Blog Post

Italian banks: not quiet on the eastern front

Italian banks are back in the spotlight. After MPS failed to raise enough capital from private investors earlier this year, Banco Popolare di Vicenza (BPVI) and Veneto Banca take centre stage. The story of these two banks epitomises the strategy of delayed reform that has been so characteristic of the Italian banking crisis.

By: Date: March 31, 2017 Topic: Finance & Financial Regulation

Italian banks are back in the spotlight. After MPS failed to raise enough capital from private investors earlier this year, the centre stage has moved from Tuscany to the region of Veneto, in the Italian north-east. We have met the main characters previously: Banco Popolare di Vicenza (BPVI) and Veneto Banca were among the Italian banks that failed the ECB’s comprehensive assessment in 2014. They were also in the spotlight last year, when the bank-funded Atlante fund was created, mostly to become the underwriter of last resort in their (otherwise unlikely) capital raise.

If we look at the data, things are definitely not looking good. BPVI published its 2016 accounts this week, closing with a € 1.9 billion loss. Veneto Banca postponed the publication of its account, but it is expected to report a loss of about € 1 billion. Earlier this month, both banks asked access to precautionary recapitalisation, like the one currently discussed for Monte dei Paschi di Siena.

Gross NPLs for BPVI were € 9.8 billion in 2016, up 9.3% from last year. € 5.1 billion of these NPLs are classified as bad debts, up 17% year-on-year. BPVI says in its press release that it has received a draft communication from the ECB, following up on a previous inspection and requiring actions to address identified shortcomings. BPVI says this will entail a conservative revision of its credit risk policy, which will presumably determine further negative impact on its 2017 financial position. The current CET1 ratio stands at 8.21% – above the minimum requirement but below the SREP target of 10.25%.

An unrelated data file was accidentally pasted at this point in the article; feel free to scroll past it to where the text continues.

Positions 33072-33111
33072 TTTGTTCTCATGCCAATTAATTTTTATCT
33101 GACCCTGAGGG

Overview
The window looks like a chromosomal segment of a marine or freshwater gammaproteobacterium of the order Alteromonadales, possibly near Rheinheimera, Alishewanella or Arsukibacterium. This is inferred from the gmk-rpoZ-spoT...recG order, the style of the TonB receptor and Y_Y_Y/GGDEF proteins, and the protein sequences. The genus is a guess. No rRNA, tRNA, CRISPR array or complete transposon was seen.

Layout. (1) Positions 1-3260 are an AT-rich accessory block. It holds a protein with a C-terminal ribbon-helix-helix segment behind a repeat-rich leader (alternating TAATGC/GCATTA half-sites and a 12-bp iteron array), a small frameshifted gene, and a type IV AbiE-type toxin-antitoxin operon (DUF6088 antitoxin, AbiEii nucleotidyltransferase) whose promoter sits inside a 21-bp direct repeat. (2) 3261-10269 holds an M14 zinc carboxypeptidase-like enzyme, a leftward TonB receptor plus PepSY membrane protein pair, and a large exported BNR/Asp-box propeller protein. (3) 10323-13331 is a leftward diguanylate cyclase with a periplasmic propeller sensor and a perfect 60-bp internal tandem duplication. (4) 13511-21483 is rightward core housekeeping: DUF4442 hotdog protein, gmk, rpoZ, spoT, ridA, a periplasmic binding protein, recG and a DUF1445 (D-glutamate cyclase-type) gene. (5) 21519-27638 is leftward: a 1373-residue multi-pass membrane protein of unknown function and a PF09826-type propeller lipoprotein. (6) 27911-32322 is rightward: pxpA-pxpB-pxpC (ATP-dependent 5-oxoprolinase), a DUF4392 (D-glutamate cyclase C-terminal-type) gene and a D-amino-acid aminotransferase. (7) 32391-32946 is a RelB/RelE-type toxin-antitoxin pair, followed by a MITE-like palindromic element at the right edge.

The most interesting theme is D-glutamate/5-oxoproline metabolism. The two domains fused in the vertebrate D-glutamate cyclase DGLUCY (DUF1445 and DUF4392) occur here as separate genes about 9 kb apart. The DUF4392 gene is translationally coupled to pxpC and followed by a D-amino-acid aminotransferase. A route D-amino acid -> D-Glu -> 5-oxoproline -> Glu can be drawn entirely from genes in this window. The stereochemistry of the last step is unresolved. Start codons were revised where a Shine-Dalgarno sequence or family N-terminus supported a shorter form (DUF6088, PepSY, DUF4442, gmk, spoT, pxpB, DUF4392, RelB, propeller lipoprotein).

What is more worrying is the bank’s liquidity position. The bank’s direct funding was down 14.4% with respect to last year, with BPVI attributing the drop to “reputational issues” and “fear of bail-in”. The bank resorted to ECB liquidity – for a total that currently stands at € 6.4 billion – and to the emission of government-guaranteed securities worth € 3 billion. The liquidity outflow has been hemorrhagic: BPVI’s liquidity coverage ratio at the end of December 2016 was 37.9%, down from 113% in June. Without the emission of the government-guaranteed securities mentioned above, the liquidity ratio would have been below the 90% minimum requirement for 2017.

This precarious liquidity situation could complicate the discussion on precautionary recap – which first needs to be authorised by the European Commission. If the precautionary recap were to be granted, it would most likely entail the bail-in of junior debt, which reportedly amounts to € 547 million for BPVI and € 750 million for Veneto. If the experience of MPS is of any guidance, we should expect this issue to become very controversial soon. Meanwhile, the two banks are also under pressure from legal actions of the shareholders that have been diluted, and they have been trying to limit the damage by offering to reimburse part of the share value in exchange for the beneficiaries to renounce legal actions.

To know more about the future of the two Veneto banks, we will have to wait for the decision by the European Commission, but some things can be said already. The story of these two banks epitomises the strategy of delayed reform that has been so characteristic of the Italian banking crisis, where actions that should have been taken earlier are now becoming unavoidable, in a regulatory context that has grown more demanding in the meantime, especially when it comes to using public money.